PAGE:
According to a story in England’s Guardian newspaper, the whole of the Beatles' 2000 compilation album, 1, has been converted into 30-second iTunes ringtones. The set includes everything from “Love Me Do” to “Yesterday,” “Paperback Writer,” “Yellow Submarine,” “Hey Jude,” “Penny Lane” and “Eleanor Rigby” which, I dunno, just seems kind of wrong.
I mean, it’s cool that people still dig the Beatles so much and rightly so. But reducing a minor masterpiece like “Let it Be” or “All You Need is Love” or “The Long and Winding Road” to a short, sharp, tinny sound-bite delivering an inevitably prosaic message like ‘Honey, there’s traffic and I’m gonna be 10 minutes late, can you grab the dry cleaning?’ casts a pall on the band’s genius, you know?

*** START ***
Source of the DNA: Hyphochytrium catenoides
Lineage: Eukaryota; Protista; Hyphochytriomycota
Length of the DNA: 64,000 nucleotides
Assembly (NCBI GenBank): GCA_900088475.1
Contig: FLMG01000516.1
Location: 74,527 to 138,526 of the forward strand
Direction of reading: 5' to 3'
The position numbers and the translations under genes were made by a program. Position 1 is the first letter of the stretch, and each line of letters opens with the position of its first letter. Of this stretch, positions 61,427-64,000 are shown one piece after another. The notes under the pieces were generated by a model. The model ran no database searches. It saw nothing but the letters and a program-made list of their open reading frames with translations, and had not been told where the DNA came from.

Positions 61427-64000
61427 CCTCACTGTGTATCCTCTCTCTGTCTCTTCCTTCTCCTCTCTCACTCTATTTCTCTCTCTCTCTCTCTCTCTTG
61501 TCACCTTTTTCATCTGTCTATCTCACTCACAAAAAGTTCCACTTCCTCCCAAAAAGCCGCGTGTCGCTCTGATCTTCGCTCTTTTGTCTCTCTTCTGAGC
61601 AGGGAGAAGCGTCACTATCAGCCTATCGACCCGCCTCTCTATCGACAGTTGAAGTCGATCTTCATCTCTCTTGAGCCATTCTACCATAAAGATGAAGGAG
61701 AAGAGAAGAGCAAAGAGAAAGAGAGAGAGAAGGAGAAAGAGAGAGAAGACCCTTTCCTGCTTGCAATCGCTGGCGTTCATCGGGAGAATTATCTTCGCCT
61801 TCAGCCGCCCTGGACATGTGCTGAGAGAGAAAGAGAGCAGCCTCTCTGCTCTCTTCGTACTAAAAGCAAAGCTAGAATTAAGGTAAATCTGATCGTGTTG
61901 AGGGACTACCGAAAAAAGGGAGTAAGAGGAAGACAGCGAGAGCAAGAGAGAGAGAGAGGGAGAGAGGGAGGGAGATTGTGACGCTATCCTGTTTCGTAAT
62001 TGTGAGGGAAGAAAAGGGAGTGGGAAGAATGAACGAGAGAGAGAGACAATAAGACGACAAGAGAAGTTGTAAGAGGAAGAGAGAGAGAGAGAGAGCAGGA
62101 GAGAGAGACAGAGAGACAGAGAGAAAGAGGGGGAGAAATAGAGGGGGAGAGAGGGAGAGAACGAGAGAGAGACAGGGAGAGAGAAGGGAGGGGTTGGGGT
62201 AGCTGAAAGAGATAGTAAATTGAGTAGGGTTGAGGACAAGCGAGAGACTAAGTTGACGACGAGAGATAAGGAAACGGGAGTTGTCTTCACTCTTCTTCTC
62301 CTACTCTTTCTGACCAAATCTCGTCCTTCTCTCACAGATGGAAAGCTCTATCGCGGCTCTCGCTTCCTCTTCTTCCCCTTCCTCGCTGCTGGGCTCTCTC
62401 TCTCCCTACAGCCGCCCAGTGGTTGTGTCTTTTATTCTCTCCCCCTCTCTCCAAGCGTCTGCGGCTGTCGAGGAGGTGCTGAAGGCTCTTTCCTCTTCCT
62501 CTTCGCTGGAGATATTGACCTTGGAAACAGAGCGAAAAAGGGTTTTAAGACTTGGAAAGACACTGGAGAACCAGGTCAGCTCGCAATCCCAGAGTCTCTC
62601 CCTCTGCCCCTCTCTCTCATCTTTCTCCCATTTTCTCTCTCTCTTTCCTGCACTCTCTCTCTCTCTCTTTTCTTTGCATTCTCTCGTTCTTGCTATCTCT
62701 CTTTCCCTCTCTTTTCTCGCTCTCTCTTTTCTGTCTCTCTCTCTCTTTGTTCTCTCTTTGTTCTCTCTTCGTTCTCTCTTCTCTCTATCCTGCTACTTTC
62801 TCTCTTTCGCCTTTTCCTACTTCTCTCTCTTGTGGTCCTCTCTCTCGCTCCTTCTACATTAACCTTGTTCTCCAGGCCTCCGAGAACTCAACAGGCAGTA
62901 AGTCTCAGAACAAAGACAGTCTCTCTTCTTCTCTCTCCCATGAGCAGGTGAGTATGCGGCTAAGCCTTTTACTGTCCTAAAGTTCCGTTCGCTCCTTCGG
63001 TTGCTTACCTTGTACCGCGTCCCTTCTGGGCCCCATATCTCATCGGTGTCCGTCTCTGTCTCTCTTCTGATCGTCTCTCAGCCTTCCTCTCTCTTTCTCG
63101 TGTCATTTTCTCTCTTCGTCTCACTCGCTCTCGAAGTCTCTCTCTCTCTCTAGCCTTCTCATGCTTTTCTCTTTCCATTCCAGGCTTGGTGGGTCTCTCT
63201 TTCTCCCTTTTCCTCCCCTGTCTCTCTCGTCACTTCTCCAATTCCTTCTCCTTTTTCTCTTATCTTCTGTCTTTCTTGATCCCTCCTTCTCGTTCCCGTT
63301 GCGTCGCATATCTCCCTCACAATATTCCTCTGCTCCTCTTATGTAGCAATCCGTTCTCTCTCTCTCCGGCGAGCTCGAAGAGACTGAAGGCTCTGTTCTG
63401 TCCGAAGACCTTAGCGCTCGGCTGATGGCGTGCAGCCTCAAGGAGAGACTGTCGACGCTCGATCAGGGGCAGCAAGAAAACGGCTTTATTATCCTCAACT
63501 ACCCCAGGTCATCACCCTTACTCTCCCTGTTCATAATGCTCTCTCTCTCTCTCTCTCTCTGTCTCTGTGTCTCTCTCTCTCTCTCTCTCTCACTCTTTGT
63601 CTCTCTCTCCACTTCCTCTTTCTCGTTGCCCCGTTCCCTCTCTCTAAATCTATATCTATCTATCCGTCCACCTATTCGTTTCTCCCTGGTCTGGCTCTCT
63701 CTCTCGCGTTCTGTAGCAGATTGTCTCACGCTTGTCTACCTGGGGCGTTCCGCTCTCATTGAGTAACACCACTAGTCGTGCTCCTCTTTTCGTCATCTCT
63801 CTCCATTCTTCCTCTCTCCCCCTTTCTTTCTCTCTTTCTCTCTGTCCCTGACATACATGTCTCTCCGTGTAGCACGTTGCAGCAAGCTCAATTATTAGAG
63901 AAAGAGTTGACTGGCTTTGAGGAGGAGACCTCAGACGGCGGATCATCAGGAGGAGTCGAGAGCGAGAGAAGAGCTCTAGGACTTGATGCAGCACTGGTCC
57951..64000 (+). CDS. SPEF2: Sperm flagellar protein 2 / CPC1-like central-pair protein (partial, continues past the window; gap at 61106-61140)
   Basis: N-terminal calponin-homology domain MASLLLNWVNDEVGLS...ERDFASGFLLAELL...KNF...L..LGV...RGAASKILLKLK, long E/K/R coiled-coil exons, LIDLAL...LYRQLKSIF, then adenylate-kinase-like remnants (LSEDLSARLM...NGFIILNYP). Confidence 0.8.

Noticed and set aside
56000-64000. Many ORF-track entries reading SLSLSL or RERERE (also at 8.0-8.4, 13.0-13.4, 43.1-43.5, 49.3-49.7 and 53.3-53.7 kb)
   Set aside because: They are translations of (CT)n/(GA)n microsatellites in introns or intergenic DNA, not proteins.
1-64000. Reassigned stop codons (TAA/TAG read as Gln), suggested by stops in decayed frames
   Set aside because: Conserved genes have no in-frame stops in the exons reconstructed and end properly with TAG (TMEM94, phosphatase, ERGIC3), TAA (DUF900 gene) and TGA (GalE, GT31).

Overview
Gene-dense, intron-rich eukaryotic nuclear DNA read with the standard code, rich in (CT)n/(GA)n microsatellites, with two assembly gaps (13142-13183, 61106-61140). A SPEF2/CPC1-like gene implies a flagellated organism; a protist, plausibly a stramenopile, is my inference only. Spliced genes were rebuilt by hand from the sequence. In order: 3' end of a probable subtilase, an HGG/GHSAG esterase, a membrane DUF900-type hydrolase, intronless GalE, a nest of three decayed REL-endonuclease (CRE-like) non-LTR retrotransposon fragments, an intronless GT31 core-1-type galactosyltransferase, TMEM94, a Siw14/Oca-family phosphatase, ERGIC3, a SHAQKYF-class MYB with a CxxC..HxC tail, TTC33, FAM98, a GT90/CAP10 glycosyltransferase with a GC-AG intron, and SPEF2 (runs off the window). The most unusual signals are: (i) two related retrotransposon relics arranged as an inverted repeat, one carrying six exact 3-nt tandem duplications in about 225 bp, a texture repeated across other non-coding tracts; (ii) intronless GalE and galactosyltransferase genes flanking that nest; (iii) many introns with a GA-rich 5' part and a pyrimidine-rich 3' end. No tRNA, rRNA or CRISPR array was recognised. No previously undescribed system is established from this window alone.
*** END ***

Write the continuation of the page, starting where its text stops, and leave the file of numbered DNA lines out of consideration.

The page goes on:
Anyway, as the Guardian notes, the move to ringtones would not be newsworthy except for the Beatles' extreme reluctance to sell their songs as digital tracks. It wasn't until 2010 that the remaining members and their various representatives finally approved their albums' sale on iTunes. Within a week, they sold more than 450,000 full-lengths and two million digital tracks.
And there’s more moola where that came from. Apparently, the ringtone industry is worth almost $2.2 billion according to the research firm Gartner though ironically, most mobiles are now sophisticated enough to use user-generated ringtones, not just those that are purchased from carriers.
Maybe better to buy the album instead.